Modelling social innovation
1. Prompts, inspirations, and diagnosesSocial problems are not always obvious. Whether something is seen as social problem is dependent on the societal definition. Something that is accepted at the moment or in one society, might be questioned in the future or in a different country.
In this phase indicators for the need of social change are taken into account. This might be poor performance, insufficient provisions, cost cuts, out-dated processes, etc. These challenges are combined with inspirations – from creativity to latest evidence – in order to tackle the root causes, not only the symptoms.
2. Proposals and ideasIn this phase, we focus on idea generation and solution finding. Using creativity-supporting methods such as design thinking, crowd sourcing, or competitions helps to generate new approaches and perspectives to the problem. Just as in the example of the Gundeldinger Feld, collaboration and participation in this phase is important to prompt social innovation. Combining different logics and perspectives is a creative process that is necessary for innovation.
3. Prototyping and pilotsIn this phase, theory meets practice. The developed ideas and concepts have to be tested with prototypes and in pilot projects. Usually, this happens in a smaller setting, so that adoptions can be made easily. Learnings and practical understanding often lead to major changes in the concept and just as the prototypes of products, many different alternatives have to be tested, in order to find the perfect fit. The duration of this phase can be very different, from just a few weeks to several years.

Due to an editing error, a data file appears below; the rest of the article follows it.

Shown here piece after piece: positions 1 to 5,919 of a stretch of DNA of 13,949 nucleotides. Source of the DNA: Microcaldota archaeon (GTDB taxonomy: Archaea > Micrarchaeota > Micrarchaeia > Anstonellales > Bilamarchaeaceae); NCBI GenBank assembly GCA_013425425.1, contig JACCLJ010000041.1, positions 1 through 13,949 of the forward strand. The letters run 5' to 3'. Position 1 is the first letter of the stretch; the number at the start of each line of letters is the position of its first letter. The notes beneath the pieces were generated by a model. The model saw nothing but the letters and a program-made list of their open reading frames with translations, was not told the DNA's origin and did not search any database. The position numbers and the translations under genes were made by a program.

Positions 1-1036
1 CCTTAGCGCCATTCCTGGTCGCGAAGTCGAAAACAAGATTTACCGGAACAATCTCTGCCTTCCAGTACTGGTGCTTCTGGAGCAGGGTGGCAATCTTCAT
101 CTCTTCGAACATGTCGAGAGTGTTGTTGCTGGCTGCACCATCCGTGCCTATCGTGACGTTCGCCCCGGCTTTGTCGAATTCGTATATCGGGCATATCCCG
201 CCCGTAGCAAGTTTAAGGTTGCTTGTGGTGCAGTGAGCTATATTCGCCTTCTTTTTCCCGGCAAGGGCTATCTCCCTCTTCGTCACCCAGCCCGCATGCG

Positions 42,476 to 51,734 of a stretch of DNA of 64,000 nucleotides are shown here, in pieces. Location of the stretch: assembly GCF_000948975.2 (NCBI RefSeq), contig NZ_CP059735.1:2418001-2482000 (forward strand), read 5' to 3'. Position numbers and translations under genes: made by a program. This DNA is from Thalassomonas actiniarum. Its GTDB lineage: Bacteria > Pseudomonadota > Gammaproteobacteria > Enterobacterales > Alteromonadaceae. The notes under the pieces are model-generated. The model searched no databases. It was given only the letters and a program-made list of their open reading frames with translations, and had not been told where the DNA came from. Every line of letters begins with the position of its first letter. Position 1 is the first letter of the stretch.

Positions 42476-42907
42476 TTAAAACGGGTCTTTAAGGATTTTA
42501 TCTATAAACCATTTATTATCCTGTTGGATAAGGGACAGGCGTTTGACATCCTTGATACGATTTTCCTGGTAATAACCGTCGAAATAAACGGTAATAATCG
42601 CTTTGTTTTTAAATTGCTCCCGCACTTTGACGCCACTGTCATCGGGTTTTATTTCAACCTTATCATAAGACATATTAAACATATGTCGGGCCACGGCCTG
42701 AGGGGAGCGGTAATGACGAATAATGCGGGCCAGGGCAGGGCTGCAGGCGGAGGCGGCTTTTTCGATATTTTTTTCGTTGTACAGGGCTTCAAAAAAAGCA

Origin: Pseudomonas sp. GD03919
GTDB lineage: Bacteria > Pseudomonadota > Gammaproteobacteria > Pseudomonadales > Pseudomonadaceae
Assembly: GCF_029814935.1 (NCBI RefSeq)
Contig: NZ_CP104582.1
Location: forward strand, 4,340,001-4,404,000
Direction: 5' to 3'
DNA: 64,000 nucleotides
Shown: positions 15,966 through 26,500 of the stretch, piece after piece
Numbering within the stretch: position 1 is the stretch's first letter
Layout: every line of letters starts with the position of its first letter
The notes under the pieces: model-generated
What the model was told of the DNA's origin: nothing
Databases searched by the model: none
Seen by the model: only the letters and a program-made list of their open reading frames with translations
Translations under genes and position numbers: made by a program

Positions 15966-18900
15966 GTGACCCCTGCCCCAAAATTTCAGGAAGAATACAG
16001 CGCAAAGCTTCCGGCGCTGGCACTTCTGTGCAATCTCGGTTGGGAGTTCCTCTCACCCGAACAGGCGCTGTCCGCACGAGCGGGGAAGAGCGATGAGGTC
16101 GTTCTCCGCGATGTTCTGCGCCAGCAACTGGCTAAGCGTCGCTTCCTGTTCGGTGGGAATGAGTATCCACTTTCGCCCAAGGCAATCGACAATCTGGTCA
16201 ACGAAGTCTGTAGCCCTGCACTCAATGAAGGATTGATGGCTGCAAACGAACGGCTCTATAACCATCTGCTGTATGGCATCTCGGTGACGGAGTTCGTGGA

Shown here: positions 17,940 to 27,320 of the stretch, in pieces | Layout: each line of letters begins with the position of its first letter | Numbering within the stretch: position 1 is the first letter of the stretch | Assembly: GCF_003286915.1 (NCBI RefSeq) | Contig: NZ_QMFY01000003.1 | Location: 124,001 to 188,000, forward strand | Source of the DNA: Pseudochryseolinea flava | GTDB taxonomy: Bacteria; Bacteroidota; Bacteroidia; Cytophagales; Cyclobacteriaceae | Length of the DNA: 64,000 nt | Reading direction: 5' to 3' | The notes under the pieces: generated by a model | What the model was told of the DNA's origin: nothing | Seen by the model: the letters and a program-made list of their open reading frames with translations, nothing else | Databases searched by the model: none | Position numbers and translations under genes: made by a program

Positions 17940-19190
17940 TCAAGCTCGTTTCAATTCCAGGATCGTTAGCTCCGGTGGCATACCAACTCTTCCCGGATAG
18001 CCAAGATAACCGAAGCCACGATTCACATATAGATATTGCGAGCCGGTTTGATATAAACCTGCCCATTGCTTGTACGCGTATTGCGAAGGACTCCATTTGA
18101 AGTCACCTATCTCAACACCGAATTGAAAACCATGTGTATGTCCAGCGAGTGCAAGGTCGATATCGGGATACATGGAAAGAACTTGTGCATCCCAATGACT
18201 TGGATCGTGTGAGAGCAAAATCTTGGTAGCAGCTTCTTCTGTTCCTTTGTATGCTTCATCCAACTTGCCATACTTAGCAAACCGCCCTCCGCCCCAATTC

4. SustainingAfter the proof of concept, the social innovation has to become sustaining. In this phase, the structures and process for a sustainable organization have to be developed. This includes especially governance structures, financial sustainability, and performance measurement. Thus, the business model – profit or nonprofit – has to be defined and the people involved need the right competencies to further develop the organization. In this phase, the founder generation often has to decide whether to go on or find better skilled executives.
5. Scaling and diffusion
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6. System changeThe final stage is system change. Thus, social innovation is part of a social change. However, only few social innovations ever reach this phase as a single action. Instead, many different social innovations – eventually in combination with technological innovations – lead to system change. System change is based on new coalitions, scientific evidence, new laws and norms, or the development of new professions.Altogether, these phases describe a pragmatic approach to analyze social innovation, but the development is not linear or consequential. Instead, every social innovation has its own dynamic and it is the task of a social initiative manager to allow for this dynamic.
ReferencesMurray, R., Caulier-Grice, J., Mulgan, G. (2010). The Open Book of Social Innovation. London: The Young Foundation & NESTA.
Entrepreneurship in Nonprofits
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